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Being second in line pays off in the long run

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    Samuel Ross, who was 51st in line the day Discount Drug Mart gave a $5,000 check to the 50th customer, is surprised by Discount Drug Mart marketing specialist Amanda Akin with club seats to an Indians game, a chance to throw out the first pitch and a $100 gift card Wednesday.

    KRISTIN BAUER / CHRONICLE

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ELYRIA — In a long-overdue development, a local man finally proved Wednesday that nice guys really can finish first.

Samuel Ross thought it was weird, being asked to come into Discount Drug Mart for a customer survey.

But it was on his way home from work and he’s a helpful guy, so he swung by the store that was so recently the scene of his near-fortune.

On that fateful day in April, Ross had stopped by to pay a bill and grabbed a chocolate milk on impulse before heading to the cashier, when suddenly employees holding bunches of balloons and an oversized yellow check appeared. To celebrate its 50th anniversary, the store handed a $5,000 check to its 50th customer of the day — who just happened to be the guy in line right in front of Ross.

Ross, 36, politely clapped for the winner and chalked it up to a series of not-quite-first-place finishes in life.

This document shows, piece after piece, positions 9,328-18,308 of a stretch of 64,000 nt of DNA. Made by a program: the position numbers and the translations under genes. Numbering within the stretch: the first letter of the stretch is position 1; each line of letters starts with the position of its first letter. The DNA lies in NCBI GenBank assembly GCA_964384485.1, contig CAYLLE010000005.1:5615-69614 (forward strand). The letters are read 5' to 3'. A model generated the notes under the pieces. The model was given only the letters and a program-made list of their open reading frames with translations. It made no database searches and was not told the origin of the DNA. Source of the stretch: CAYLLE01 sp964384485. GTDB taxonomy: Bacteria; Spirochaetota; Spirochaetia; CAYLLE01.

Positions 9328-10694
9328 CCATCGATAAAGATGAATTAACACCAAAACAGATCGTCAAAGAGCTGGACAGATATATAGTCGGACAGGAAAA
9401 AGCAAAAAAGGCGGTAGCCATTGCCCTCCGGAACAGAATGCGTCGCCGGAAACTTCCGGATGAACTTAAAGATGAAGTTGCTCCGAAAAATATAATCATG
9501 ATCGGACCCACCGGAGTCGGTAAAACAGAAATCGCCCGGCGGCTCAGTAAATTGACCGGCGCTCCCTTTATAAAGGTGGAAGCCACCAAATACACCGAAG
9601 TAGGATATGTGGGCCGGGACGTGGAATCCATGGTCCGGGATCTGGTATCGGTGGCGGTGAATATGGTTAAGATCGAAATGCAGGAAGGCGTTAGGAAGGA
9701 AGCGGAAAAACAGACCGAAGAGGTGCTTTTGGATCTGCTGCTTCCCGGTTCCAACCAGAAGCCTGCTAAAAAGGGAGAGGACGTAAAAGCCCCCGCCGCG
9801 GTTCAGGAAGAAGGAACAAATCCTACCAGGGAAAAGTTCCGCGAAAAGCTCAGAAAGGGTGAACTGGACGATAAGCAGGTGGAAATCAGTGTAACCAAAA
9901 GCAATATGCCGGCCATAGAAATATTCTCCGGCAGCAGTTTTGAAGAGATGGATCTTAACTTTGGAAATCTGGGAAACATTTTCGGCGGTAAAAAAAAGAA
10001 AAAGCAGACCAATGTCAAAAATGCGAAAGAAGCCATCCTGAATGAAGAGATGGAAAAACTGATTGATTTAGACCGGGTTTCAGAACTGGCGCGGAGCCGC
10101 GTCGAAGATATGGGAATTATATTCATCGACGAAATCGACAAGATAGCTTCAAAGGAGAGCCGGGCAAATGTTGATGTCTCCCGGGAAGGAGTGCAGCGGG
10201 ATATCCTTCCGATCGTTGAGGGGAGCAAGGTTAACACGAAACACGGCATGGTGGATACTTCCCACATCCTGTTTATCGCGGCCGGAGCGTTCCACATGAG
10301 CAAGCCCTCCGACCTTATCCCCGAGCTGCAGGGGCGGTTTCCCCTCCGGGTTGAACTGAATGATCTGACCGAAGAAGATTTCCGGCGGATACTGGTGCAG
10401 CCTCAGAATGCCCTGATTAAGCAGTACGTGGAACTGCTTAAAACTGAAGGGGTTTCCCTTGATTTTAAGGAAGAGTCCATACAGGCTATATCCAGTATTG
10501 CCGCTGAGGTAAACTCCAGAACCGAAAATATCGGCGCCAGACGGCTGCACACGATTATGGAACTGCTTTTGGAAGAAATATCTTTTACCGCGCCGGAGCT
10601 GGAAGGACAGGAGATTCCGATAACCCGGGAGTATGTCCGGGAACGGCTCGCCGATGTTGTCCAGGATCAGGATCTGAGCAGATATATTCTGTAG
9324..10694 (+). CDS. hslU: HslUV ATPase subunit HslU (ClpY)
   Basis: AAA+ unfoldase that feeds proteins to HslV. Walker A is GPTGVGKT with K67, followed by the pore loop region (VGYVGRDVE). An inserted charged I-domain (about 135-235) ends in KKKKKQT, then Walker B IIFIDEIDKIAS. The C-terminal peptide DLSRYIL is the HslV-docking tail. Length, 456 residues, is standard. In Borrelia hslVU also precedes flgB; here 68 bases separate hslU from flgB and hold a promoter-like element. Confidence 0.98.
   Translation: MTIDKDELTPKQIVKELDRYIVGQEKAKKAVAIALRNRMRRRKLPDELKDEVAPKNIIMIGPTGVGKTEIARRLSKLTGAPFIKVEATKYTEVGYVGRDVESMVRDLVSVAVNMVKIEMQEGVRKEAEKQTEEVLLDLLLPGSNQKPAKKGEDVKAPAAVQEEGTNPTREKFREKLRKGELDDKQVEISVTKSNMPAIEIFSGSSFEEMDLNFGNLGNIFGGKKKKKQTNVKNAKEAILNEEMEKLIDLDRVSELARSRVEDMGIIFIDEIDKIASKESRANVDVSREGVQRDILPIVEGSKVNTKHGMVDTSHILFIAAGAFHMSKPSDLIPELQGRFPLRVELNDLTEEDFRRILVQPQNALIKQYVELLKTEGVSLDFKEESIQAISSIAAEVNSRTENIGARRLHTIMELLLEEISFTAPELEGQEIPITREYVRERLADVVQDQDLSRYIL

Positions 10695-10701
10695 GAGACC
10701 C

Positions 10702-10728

So he wasn’t really thinking his luck was about to change when he showed up Wednesday, making his way to the courtesy desk at the back of the store as instructed.

And that is when Ross stepped into the winner’s circle.

What he didn’t notice was the chain’s spokeswoman hiding a couple aisles down with a handful of balloons, waiting for his arrival.

Company employees stepped out from their hiding places to greet Ross and ask him if he was a Cleveland Indians fan.

“Oh, Cleveland sports all the way,” he agreed.

He then learned he would receive four club seats to an Indians-Cincinnati Reds game next week and the best part ever: Not only would he attend, but he would be throwing out the first pitch.

That last part buckled his knees.

“This is the coolest thing that ever happened to me. Wow! Just wow,” Ross said, trying to absorb his good fortune. “I never even thought of this. Never in my life did I think I’d have a chance to throw out the first pitch at a Major League Baseball game, and especially the Indians.”

The idea percolated with company officials after reading a story in The Chronicle-Telegram last month about Ross’ lifelong runner-up status. The story detailed how a Chronicle photographer captured the $5,000 winner with Ross in the background. When the story was posted on social media, respondents quickly pointed out that another Chronicle photo a few years ago also had captured Ross — again, second in line.

Amanda Akin, Drug Mart’s marketing specialist, proposed the idea to Amy Castelli of Castelli Media Group, which handles the chain’s media relations, and the company landed on an idea: Lure Ross to the store under a pretense and offer him the dream of a Tribe fan’s lifetime. For good measure, they threw in a $100 gift card, so he could buy all the chocolate milk he wants.

Ross said just before coming to the store he had filled his prescription for blood pressure medications at another Drug Mart location and he was thankful he had, after hearing of his surprise.

He plans to take his dad and his nephew to the game and he feels “pretty sure he’ll work something out” for the fourth ticket. Ross plans to practice his pitching before the game.

“It’s been a while, but I think I can do it,” he said.

Contact Rini Jeffers at rinijeffers@gmail.com.


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